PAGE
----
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Sony A7 II versus Nikon D800E

The Sony Alpha A7 II and the Nikon D800E are two digital cameras that were announced, respectively, in November 2014 and February 2012. The A7 II is a mirrorless interchangeable lens camera, while the D800 is a DSLR. Both cameras are equipped with a full frame sensor. The Sony has a resolution of 24 megapixel, whereas the Nikon provides 36.2 MP. Read on to find out how these two cameras compare with respect to their size, their sensors, their features, and their reception by expert reviewers.

Body comparison: Sony A7 II vs Nikon D800E

An illustration of the physical size and weight of the Sony A7 II and the Nikon D800E is provided in the side-by-side display below. Three successive views from the front, the top, and the rear are shown. All size dimensions are rounded to the nearest millimeter. You can also toggle the display to switch to a percentage comparison if you prefer that the measures are being expressed in relative terms (in this case, the camera on the left – the A7 II – represents the basis or 100 percent across all the size and weight measures).

Compare Sony A7 II vs Nikon D800E
A7 II versus D800 top view
A7 II and D800 rear side
Body view (A7 II on the left)

If the front view area (width x height) of the cameras is taken as an aggregate measure of their size, the Nikon D800E is considerably larger (47 percent) than the Sony A7 II. Moreover, the D800 is substantially heavier (67 percent) than the A7 II. In this context, it is worth noting that both cameras are splash and dust-proof and can, hence, be used in inclement weather conditions or harsh environments.

The above size and weight comparisons are to some extent incomplete since they do not consider the interchangeable lenses that both of these cameras require. Both cameras have similarly sized sensors, but DSLRs have a larger flange-to-focal plane distance than mirrorless cameras, which imposes contraints on the optical engineering process and generally leads to bigger and heavier lenses. You can find an overview of optics for the two cameras in the Sony FE Lens Catalog (A7 II) and the Nikon Lens Catalog (D800). Mirrorless cameras, such as the Sony A7 II, have moreover the advantage that they have a relatively short flange to focal plane distance and can thus use many lenses from other systems via adapters.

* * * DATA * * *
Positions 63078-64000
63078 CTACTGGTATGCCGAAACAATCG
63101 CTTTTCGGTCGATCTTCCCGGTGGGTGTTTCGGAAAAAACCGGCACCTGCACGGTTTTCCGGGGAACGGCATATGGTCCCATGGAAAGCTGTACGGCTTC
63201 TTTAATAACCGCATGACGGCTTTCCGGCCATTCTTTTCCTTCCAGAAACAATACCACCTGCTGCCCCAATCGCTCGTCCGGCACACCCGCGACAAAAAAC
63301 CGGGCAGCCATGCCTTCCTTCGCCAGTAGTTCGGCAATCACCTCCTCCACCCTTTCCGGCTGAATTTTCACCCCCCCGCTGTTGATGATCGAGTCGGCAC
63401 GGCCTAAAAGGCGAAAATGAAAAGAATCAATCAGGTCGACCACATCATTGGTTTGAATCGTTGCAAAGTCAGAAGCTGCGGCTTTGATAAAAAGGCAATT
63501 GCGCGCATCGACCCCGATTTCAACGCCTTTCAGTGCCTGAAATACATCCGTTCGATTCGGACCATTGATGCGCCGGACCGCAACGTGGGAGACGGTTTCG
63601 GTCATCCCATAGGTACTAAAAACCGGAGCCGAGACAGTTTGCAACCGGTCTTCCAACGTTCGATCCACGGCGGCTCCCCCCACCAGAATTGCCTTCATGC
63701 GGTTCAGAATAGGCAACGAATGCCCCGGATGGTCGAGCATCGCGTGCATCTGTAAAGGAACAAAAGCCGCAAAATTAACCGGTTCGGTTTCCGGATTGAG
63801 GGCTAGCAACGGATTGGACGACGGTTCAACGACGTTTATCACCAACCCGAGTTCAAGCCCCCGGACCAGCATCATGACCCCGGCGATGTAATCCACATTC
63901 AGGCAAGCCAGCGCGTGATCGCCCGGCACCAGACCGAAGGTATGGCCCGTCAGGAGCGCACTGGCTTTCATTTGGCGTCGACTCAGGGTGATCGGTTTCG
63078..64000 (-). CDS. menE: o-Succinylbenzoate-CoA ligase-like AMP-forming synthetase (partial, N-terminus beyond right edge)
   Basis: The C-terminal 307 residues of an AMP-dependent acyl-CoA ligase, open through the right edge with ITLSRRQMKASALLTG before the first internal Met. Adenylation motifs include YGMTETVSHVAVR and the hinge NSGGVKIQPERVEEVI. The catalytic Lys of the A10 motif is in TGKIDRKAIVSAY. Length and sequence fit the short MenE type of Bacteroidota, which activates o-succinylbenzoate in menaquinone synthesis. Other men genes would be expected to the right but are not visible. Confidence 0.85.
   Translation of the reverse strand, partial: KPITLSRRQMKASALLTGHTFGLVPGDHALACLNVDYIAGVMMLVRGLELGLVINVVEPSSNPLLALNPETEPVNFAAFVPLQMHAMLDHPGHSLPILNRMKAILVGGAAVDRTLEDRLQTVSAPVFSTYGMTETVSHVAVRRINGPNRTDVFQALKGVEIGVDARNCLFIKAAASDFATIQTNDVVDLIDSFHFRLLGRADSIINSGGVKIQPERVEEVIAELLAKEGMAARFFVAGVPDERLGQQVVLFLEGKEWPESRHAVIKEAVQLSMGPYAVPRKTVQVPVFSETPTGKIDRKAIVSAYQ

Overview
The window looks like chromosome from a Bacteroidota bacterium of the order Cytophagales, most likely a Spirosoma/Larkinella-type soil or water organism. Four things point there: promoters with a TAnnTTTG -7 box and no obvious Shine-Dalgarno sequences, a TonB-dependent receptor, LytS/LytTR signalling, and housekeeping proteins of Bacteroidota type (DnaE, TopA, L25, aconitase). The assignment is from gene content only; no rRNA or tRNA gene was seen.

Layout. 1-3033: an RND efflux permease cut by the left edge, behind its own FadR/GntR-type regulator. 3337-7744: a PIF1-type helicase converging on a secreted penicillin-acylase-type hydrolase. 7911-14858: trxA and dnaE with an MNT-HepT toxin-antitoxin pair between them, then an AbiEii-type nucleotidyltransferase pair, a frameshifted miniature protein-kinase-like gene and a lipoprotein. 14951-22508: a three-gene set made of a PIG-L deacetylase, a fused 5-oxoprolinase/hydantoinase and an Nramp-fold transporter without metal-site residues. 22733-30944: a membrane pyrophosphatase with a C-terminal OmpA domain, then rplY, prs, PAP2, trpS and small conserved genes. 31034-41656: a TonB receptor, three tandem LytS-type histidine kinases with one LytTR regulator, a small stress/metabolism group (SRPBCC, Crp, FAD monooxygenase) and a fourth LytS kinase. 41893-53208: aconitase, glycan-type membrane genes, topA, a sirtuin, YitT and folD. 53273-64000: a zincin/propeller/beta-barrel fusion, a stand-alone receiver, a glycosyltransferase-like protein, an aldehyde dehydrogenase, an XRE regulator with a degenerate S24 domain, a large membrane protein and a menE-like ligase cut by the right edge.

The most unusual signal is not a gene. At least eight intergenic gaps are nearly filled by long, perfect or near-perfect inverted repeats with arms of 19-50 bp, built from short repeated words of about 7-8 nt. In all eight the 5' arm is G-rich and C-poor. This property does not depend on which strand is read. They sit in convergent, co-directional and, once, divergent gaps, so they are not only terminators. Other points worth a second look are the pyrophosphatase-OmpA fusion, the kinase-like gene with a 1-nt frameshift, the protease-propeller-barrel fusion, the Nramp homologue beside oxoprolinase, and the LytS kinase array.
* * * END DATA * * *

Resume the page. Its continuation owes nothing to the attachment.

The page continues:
Concerning battery life, the A7 II gets 350 shots out of its NP-FW50 battery, while the D800 can take 900 images on a single charge of its EN-EL15 power pack.

The table below summarizes the key physical specs of the two cameras alongside a broader set of comparators. If you want to switch the focus of the display and review another camera pair, just select a new right or left comparator from among the camera models in the table. Alternatively, you can also move across to the CAM-parator tool and choose from the broad selection of possible camera comparisons there.

Camera Body Specifications
Camera Camera
Width
Camera
Height
Camera
Depth
Camera
Weight
Battery
Life
(CIPA)
Weather
Sealing
(y/n)
Camera
Launch
(year)
Launch
Price
(USD)
Street
Price
(amazon)
Used
Price
(ebay)
Sony A7 II (⇒ rgt) 127 mm 96 mm 60 mm 599 g 350 YES 2014 1,999discont. check
Nikon D800E (⇒ lft) 146 mm 123 mm 82 mm 1000 g 900 YES 2012 3,299discont. check
Nikon D810 (⇒ lft | rgt) 146 mm 123 mm 82 mm 980 g 1200 YES 2014 3,299discont. check
Nikon D610 (⇒ lft | rgt) 141 mm 113 mm 82 mm 850 g 900 YES 2013 1,999 latest check
Nikon Df (⇒ lft | rgt) 144 mm 110 mm 67 mm 760 g 1400 YES 2013 2,749 latest check
Nikon D800 (⇒ lft | rgt) 146 mm 123 mm 82 mm 1000 g 900 YES 2012 2,999discont. check
Nikon D700 (⇒ lft | rgt) 147 mm 123 mm 77 mm 1074 g 1000 YES 2008 2,999discont. check
Olympus E-M1 II (⇒ lft | rgt) 134 mm 91 mm 67 mm 574 g 440 YES 2016 1,999 latest check
Sony A7 III (⇒ lft | rgt) 127 mm 96 mm 74 mm 650 g 610 YES 2018 1,999 latest check
Sony A9 (⇒ lft | rgt) 127 mm 96 mm 63 mm 673 g 650 YES 2017 4,499 latest check
Sony A7R III (⇒ lft | rgt) 127 mm 96 mm 74 mm 650 g 650 YES 2017 3,199 latest check
Sony A7R II (⇒ lft | rgt) 127 mm 96 mm 60 mm 625 g 290 YES 2015 3,199discont. check
Sony A7S II (⇒ lft | rgt) 127 mm 96 mm 60 mm 627 g 370 YES 2015 2,999 latest check
Sony A77 II (⇒ lft | rgt) 143 mm 104 mm 81 mm 647 g 480 YES 2014 1,199 latest check
Sony A7 (⇒ lft | rgt) 127 mm 94 mm 48 mm 474 g 340 YES 2013 1,699discont. check
Sony A7R (⇒ lft | rgt) 127 mm 94 mm 48 mm 465 g 340 YES 2013 2,299discont. check
Sony A77 (⇒ lft | rgt) 143 mm 104 mm 81 mm 732 g 470 YES 2011 1,999discont. check

The price is, of course, an important factor in any camera decision. The listed launch prices provide an indication of the market segment that the manufacturer of the cameras have been targeting. The A7 II was launched at a markedly lower price (by 39 percent) than the D800, which puts it into a different market segment. Usually, retail prices stay at first close to the launch price, but after several months, discounts become available. Later in the product cycle and, in particular, when the replacement model is about to appear, further discounting and stock clearance sales often push the camera price considerably down. Then, after the new model is out, very good deals can frequently be found on the pre-owned market.


Sensor comparison: Sony A7 II vs Nikon D800E

The size of the sensor inside a digital camera is one of the key determinants of image quality. A large sensor will tend to have larger individual pixels that provide better low-light sensitivity, wider dynamic range, and richer color depth than smaller pixel-units in a sensor of the same technological generation. Moreover, a large sensor camera will give the photographer more control over depth-of-field in the image and, thus, the ability to better isolate a subject from the background. On the downside, larger sensors tend to be more expensive and lead to bigger and heavier cameras and lenses.